Thursday, November 7, 2013
1:00 - 5:00 p.m.
Forum Room - Bradbury Thompson Alumni Center
Dan Papero, Ph.D.
So much has been written about the topic of leadership in recent years that one might assume everything has been said. Much of the writing focuses on the characteristics of a particular person, or his/her organizational skills, or his/her vision, and so forth. All of these areas are important and relevant, but none seems fully to capture the function of leadership.
Systems thinking may have something to add to the discussion of leadership. From this perspective, leadership is a function in the broader network of relationships that form the infrastructure of a family, an organization or a community. Systems thinking describes the variable of anxiety and its effect on the functioning of people and organizations. It also suggests that how the person manages oneself well in the organizational system during anxious times can contribute to the efficient functioning of the entire organization. That person may or may not be the designated leader of the group. In a sense everyone in a relationship system can be a leader and in fact has a responsibility to lead to the best of his or her abilities.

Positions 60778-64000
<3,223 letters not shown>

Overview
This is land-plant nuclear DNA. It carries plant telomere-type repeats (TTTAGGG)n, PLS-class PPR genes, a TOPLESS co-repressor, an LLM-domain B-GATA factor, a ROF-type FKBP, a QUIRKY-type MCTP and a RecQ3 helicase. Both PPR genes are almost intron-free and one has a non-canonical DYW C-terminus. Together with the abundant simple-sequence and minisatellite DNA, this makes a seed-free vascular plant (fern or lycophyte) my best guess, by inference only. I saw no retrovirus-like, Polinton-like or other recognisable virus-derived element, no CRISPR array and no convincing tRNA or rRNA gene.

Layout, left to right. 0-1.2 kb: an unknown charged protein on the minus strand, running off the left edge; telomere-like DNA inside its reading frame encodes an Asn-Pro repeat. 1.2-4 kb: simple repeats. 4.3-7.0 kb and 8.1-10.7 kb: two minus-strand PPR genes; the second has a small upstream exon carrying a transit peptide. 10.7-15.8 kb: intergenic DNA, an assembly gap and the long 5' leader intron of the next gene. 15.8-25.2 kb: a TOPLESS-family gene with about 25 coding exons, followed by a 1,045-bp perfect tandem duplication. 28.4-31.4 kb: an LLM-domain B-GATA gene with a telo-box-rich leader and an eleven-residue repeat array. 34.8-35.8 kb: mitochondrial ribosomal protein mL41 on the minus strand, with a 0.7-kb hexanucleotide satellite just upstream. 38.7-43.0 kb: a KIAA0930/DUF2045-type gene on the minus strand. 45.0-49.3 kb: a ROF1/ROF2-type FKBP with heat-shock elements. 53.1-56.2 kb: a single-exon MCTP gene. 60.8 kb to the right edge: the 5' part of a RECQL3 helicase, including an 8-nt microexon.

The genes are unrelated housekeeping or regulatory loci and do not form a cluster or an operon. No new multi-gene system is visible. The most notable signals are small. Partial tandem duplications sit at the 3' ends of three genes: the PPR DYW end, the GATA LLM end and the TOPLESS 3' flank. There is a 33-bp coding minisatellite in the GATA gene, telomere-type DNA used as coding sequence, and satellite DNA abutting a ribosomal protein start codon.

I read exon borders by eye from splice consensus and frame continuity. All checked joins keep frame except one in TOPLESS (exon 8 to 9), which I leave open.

The presentation will address ideas related to the leadership functions in an anxious relationship system, from the family to the large organization. It will discuss systems thinking in some detail and the inferences for leadership that can be drawn from it. Rather than a set of techniques to be applied within the organization, the presentation will focus on the development of a way of thinking about systems functioning that allows the individual to be present in the anxious system and to maintain his or her functioning under the pressure of anxiety. There are no easy answers to be found in systems thinking, but with practice one can gain knowledge, improve functioning and become a more effective contributor to the organization.
Registration fee of $45. Seating is limited.
Call 670-1399 or visit http://www.washburn.edu/aoregistration to register.
Dr. Papero has served on the faculty of the Bowen Center for the Study of the Family since 1982. He has written numerous articles and book chapters on various aspects of family systems theory and family psychotherapy and, in 1990, published a basic introduction to family systems, Bowen Family Systems Theory. He serves on the editorial board of Family Systems and of the Family Business Client. He currently gives between fifteen and twenty invited presentations yearly to various professional groups across the country on topics related to family systems theory, family psychotherapy, and the functioning of corporations and organizations. In recent years he has consulted increasingly with organizations in both the private and public sectors about the impact of relationships on functioning and about the emotional process of organizations. Dr. Papero maintains his consulting practice in Washington, DC.